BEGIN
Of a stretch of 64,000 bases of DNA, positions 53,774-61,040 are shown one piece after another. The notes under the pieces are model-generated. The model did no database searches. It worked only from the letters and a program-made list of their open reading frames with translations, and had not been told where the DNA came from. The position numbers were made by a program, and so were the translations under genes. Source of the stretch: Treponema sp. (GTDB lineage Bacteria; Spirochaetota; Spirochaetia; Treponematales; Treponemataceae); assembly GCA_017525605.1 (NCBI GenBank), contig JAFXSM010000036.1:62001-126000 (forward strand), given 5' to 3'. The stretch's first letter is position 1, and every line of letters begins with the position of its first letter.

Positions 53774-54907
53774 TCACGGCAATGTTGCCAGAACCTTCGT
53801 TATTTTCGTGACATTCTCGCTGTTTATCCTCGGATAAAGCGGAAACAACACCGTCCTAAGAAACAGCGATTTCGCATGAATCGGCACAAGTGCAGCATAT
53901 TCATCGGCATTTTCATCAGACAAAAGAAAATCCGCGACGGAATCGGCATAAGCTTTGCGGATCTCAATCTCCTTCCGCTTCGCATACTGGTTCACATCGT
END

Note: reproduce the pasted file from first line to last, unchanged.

Of a stretch of 64,000 bases of DNA, positions 53,774-61,040 are shown one piece after another. The notes under the pieces are model-generated. The model did no database searches. It worked only from the letters and a program-made list of their open reading frames with translations, and had not been told where the DNA came from. The position numbers were made by a program, and so were the translations under genes. Source of the stretch: Treponema sp. (GTDB lineage Bacteria; Spirochaetota; Spirochaetia; Treponematales; Treponemataceae); assembly GCA_017525605.1 (NCBI GenBank), contig JAFXSM010000036.1:62001-126000 (forward strand), given 5' to 3'. The stretch's first letter is position 1, and every line of letters begins with the position of its first letter.

Positions 53774-54907
53774 TCACGGCAATGTTGCCAGAACCTTCGT
53801 TATTTTCGTGACATTCTCGCTGTTTATCCTCGGATAAAGCGGAAACAACACCGTCCTAAGAAACAGCGATTTCGCATGAATCGGCACAAGTGCAGCATAT
53901 TCATCGGCATTTTCATCAGACAAAAGAAAATCCGCGACGGAATCGGCATAAGCTTTGCGGATCTCAATCTCCTTCCGCTTCGCATACTGGTTCACATCGT